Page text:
Approximately 48 million miles from Earth, Mercury is the smallest planet in our solar system, and also the closest to the sun. These three facts combined explain why scientists have such a hard time observing Mercury’s surface—compared to most of the other planets in our cosmic neighborhood, we know almost nothing about it.
This Demo Science science demo will help your students understand how Mercury’s proximity to the sun makes it difficult for researchers to get a good look at the planet. (You’ll have to derive your own experiments to show how Mercury’s size and distance from Earth contribute to these complications.)
CAUTION: Do Not Look Directly Into the Sun Lamp
Here’s the skinny for this one: you’ll need a desk large enough for all your students to stand around—presumably, your classroom already has one of these; a desk lamp, perhaps two, so you can position one at each end of your desk so the kids don’t have to crowd each other too much; and enough identical pencils for each student to use one. The pencils should also have some sort of writing on them beyond the #2 thing—doesn’t matter what it says, as long as it’s words that can be read.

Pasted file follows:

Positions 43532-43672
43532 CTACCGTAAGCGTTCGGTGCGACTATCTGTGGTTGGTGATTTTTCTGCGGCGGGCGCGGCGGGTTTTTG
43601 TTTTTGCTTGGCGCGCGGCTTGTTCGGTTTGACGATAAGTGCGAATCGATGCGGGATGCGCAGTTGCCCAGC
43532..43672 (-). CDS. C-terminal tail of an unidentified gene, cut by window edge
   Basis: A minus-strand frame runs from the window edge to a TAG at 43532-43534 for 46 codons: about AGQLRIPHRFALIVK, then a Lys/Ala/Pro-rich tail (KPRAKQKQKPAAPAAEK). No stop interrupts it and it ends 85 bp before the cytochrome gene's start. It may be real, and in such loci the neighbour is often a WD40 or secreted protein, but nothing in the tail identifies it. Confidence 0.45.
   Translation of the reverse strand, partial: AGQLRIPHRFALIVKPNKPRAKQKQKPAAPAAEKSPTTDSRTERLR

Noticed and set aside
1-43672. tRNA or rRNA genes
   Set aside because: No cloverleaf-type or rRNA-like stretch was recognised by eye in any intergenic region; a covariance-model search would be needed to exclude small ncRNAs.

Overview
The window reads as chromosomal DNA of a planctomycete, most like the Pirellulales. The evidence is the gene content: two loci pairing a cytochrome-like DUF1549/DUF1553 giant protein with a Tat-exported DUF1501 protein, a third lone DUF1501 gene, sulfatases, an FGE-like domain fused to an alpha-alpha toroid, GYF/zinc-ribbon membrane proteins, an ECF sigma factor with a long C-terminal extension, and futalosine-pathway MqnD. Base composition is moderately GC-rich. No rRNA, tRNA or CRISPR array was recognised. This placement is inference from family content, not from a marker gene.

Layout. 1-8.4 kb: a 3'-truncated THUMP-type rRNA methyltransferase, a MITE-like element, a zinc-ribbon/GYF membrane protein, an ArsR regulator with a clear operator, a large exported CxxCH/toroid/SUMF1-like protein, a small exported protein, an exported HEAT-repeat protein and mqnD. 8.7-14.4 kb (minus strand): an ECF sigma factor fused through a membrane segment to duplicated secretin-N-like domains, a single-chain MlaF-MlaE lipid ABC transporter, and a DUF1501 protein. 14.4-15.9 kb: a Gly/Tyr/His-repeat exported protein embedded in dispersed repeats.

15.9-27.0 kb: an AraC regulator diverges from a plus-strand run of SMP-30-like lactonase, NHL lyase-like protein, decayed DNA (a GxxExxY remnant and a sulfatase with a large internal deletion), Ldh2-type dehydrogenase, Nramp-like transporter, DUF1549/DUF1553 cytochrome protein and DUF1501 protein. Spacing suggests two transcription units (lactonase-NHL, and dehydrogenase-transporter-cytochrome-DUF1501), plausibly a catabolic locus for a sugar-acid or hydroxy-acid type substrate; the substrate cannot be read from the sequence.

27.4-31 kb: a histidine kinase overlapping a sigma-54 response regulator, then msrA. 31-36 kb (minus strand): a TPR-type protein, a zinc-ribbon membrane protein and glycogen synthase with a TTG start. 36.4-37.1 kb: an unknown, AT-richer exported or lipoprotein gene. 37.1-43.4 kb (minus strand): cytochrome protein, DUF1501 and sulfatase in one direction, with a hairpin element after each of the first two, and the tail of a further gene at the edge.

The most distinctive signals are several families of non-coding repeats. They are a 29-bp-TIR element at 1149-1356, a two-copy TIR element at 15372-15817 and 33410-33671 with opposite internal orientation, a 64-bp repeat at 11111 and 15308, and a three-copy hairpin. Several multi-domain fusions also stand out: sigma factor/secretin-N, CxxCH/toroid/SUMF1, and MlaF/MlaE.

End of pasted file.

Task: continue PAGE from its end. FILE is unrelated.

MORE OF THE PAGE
Have all the smelly little booger-eaters you’re teaching gather ‘round your desk, with the lamp or lamps in position. Make sure the bulbs are facing up and out—toward the kids’ faces, essentially. BEFORE you turn the lamp(s) on, be sure to warn your students not to look directly into the blazing bulbs. (Kevin, I’m not kidding! Stop it! You know what? Fine. Go blind if you want. Don’t say I didn’t warn you.)
Turn the lamp(s) on. Have your students hold their pencils at arm’s length, with the print facing them. Then, have them shuffle forward carefully, without looking into the light (Kevin!), until their grubby little mitts are about a foot to six inches from the bulb before them.
Now, ask them to read the print on the pencil. If they can!
What your students other than Kevin will notice is that the print on their pencils is essentially impossible to read, and even the color of the pencil itself will be hard to determine. This is because the light behind the pencils is so bright, and a pencil is too small to block out much of the lamplight.
This is the same effect seen by scientists trying to get a good gander at Mercury. Mercury, like the pencils, is very close to the sun (the lamp of our solar system) and very small in comparison to the sun/lamp. When astronomers try to observe Mercury through their telescopes, they’re more or less looking directly into the sun, which blows out their view of the planet.